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Component surfaces that
are deformed, or yielded, during non-normal landing conditions
may develop tensile residual stresses. Hardened high-strength steel
components that are deformed but still functionally satisfactory
require special salvage procedures to ensure continued structural
integrity. Otherwise, these parts may develop stress corrosion or
fatigue cracks in service.
When component yielding
or damage to the adjacent airplane structure is found, all the gear
or one or two legs should be replaced on the airplane and sent to
an overhaul shop for complete overhaul, beginning with close dimensional
inspections. Hardened high-strength steel parts, which are slightly
deformed (including those dropped or damaged during maintenance)
or suspected of being overloaded in service but are still serviceable,
may need special salvage processing. The parts would be completely
stripped, baked at 50° below tempering temperature, and stored for
a period of six months. Parts that exhibit no cracking after six
months should be magnetic-particle-inspected, shot-peened, and completely
refinished according to overhaul procedures before return to service.
This procedure also may be needed for some nondeformed parts on
the same gear as a conservative measure.
Parameters that indicate
when to perform this salvage procedure have not been added to Boeing
AMMs to date, nor has this salvage process been added to the Boeing
Standard Overhaul Processes Manual. Special salvage procedures
are currently used only after technical review of each component
affected. This will result in some deformed components being removed
from service, even if functionally satisfactory.
Airframe damage and FDR
data may indicate gear overload and likely detrimental residual
stresses for some of the gear components, even though they may not
be deformed. Special processing may be warranted for these components
because they maintain shape within design tolerances even when loaded
in excess of design. Circumstances permitting special processing
to salvage a gear component depend on review of the airframe damage,
specific gear component damage (including noted deformations or
estimated detrimental residual stresses), and may include review
of FDR data.
Parts that have the potential
to develop fatigue or stress corrosion cracking after overload are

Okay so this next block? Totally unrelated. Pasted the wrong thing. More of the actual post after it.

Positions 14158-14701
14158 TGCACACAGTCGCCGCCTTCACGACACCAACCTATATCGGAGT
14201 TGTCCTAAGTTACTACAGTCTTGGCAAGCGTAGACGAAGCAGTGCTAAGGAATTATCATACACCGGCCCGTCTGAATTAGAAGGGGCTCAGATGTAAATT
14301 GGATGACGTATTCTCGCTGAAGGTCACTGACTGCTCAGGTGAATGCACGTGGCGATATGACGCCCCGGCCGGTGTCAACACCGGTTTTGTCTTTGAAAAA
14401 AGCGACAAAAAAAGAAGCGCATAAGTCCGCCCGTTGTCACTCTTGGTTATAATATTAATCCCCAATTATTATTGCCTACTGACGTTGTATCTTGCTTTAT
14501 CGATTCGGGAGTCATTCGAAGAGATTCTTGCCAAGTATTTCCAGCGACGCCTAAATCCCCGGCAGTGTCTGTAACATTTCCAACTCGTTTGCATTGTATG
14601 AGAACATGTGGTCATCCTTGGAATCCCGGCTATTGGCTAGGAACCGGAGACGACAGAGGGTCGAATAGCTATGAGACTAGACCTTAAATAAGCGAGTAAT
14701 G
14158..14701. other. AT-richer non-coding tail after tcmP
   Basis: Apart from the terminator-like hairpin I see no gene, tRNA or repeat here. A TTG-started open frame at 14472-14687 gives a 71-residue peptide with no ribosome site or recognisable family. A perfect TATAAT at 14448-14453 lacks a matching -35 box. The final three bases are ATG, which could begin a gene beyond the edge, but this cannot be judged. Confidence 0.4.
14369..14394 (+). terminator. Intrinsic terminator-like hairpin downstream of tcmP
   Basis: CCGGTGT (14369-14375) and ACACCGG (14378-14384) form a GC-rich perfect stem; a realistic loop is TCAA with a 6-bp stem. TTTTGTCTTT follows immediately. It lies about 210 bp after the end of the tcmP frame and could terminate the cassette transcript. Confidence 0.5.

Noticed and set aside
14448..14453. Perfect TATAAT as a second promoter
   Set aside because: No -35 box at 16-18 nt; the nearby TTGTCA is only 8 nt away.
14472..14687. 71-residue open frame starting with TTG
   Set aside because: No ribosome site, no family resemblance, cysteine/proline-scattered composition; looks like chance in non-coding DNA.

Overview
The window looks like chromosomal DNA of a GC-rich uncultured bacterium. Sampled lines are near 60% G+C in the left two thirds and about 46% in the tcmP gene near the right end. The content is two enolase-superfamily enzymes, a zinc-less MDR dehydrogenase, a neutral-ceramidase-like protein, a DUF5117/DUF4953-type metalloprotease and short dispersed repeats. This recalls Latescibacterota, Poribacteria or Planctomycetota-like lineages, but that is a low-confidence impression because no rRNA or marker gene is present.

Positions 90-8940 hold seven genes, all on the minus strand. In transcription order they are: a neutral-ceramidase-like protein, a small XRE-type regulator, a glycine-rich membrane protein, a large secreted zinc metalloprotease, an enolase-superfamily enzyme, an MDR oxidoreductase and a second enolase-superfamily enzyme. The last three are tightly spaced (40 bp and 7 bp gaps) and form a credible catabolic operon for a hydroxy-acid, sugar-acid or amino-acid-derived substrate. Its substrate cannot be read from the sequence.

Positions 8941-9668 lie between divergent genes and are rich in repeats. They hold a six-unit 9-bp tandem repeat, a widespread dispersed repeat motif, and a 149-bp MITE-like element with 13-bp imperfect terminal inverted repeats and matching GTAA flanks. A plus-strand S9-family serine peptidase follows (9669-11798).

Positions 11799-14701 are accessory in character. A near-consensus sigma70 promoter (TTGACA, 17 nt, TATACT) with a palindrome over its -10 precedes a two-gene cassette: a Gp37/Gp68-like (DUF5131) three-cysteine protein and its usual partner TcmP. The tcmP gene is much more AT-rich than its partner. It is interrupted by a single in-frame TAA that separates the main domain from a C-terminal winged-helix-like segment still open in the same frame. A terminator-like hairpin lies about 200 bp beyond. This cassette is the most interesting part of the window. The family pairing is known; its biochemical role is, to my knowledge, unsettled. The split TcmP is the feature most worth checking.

generally high-strength steel landing gear components. Following
are examples of cracking caused by residual stresses from overload
and subsequent crack initiation:
- A 737 nose landing
gear inner cylinder cracked at the upper surface of the integral
axle adjacent to the vertical barrel during the recommended six-month
storage period. A hard nose gear landing had resulted in fuselage
damage at the nose wheel well aft corner (i.e., the fuselage skin,
strap, and frame had buckled). The fuselage was repaired and the
nose landing gear removed for overhaul and close examination.
Special salvage processing was initiated after slight upward deformation
of the axle was noticed. Axle cracking was noted following the
six-month storage period, and the inner cylinder was scrapped.
- A 737 main landing
gear inner cylinder was found slightly buckled by an overhaul
agency during hard landing salvage procedures. The part was set
aside; it cracked suddenly within a week.
- A 737 nose landing
gear was removed for special salvage processing after a hard landing.
The outer cylinder was overhauled normally, without dimensional
checks or special processing. When placed in service, the outer
cylinder cracked during towing approximately 100 flight cycles
after overhaul (fig.
C). Metallurgical analysis verified the crack was initiated
by fatigue. The fatigue was the result of residual stresses from
apparent overload during the hard landing followed by normal cyclic
loads. Further propagation of the initial crack was caused by
stress corrosion that occurred before the fracture.
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